As with every trial, what's shown on the cumulative case curve does not lead to the headline VE number (which is 67% in the case of J&J). The headline number nullifies cases in the first 14 days. This is the same as resetting the count of cases on Day 14 to zero (while using the at-risk population on Day 0). I explained this procedure in greater detail in this blog post. Using the same technique as above, we see that the blue line is now at a third of the level of the red line. This two-thirds improvement corresponds to VE of 67%.

Since the primary success metric is VE, we should plot VE directly, which leads to the following chart:

I'm only drawing up to Day 56 because by that time, the analytically-ready population has already been cut by half - as most of the trial participants have not yet reached that amount of follow-up time. Remember that the FDA allows analysis when only half the participants have reached two months after treatment (currently interpreted as 56 days rather than 60 days). The data beyond that period is based on a small sample, which is also biased because of staged enrollment of lower-risk people first.

It is instructive to show J&J's curve on the same chart as Pfizer's.

Firstly, the Pfizer curve is much smoother throughout the first 56 days, with the difference particularly stark during the first 14 days. J&J's curve is a **step function**: VE is basically zero for two weeks, then VE magically jumps to 45 percent, and grows slowly thereafter.

On the one hand, someone can look at the J&J curve and say this justifies the presumption that VE = 0 in the first two weeks. The step function embodies the idea that the vaccine is useless for two weeks. On the other hand, someone can say a biological process affecting a large population over time should be smooth rather than a step function. My view is the latter so I wonder what happened with case counting in the first two weeks. Unfortunately, because J&J discounts cases in the first two weeks, the study report has very limited data for that period, e.g., it provides no information about how many "mild cases" were detected during the first 14 days.

Secondly, Pfizer's treatment has two shots, the second one administered around Day 21 while J&J's is one shot on Day 0. Interestingly, the two VE curves are closest together at Day 21 and then the Pfizer curve rises faster than J&J's. If I worked for Pfizer, I might see this as evidence that we timed the second dose just right. (Of course, there can be other reasons for the rate divergence.) When J&J has results for its two-shot trial, we'll have confirmation about this hypothesis.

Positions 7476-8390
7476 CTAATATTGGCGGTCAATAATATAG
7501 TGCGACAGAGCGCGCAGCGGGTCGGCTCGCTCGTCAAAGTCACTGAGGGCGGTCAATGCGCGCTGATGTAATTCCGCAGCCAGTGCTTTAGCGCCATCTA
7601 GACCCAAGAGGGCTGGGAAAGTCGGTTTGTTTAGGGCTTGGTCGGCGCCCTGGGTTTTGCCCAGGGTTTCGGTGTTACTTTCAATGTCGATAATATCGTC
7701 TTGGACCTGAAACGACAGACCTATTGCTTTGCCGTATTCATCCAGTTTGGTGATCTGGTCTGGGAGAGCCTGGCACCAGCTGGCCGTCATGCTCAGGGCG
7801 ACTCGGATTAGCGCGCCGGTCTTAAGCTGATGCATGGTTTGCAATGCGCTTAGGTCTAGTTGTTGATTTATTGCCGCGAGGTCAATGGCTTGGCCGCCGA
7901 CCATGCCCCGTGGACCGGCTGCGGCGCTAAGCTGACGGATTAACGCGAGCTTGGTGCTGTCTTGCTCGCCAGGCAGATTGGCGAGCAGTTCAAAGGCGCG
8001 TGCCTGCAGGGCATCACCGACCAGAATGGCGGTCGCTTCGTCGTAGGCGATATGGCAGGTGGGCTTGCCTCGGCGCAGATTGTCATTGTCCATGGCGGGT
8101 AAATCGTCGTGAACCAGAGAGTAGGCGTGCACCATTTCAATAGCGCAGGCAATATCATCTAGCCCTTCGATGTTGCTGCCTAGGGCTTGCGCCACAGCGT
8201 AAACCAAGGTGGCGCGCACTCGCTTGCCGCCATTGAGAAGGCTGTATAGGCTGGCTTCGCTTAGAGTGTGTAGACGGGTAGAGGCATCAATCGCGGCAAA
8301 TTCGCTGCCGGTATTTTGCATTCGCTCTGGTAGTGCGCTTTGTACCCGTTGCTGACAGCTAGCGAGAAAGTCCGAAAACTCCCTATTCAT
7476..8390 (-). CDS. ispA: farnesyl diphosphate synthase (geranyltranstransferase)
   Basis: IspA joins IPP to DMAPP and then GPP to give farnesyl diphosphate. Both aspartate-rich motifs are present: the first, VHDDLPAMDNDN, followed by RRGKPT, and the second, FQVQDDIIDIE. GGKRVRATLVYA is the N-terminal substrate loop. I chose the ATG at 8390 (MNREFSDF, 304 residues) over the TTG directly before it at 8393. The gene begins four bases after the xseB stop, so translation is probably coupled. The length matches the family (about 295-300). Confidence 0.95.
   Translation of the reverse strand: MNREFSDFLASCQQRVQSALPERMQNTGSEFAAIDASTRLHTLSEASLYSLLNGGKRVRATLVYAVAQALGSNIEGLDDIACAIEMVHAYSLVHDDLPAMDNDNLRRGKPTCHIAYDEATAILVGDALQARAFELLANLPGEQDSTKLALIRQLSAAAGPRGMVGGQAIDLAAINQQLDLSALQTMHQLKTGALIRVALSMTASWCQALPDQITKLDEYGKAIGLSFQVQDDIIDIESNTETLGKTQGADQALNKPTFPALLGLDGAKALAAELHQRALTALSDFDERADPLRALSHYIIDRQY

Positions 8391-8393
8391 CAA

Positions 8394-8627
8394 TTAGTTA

Next, I look at weekly data, rather than cumulative.

The chart shows VSC (the vaccine's share of cases for a given week), and the timeline starts at 14 days after the first shot. The lower the VSC, the higher the VE. This view reveals the vaccine efficacy to be quite stable from week to week. The first data point for J&J (red) is the first week that J&J considers official, and has the lowest VSC (or peak VE), although we can't tell if these are just random fluctuations. The cumulative chart hides this information because the most recent week is weighed down by the data from previous weeks.

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A good question to ask is whether every person requires the same level of protection from a vaccine. I believe the answer is no. People who have lower risk of exposure, people who are younger and fitter, people who take other mitigation measures more seriously, people who have fewer daily contacts with others, people who intend to wear masks after getting the vaccine, etc. have a lower baseline risk of infection, and so they may benefit from a one-shot vaccine.

I have quite a few pages of notes left, and cover some other interesting observations in the next post.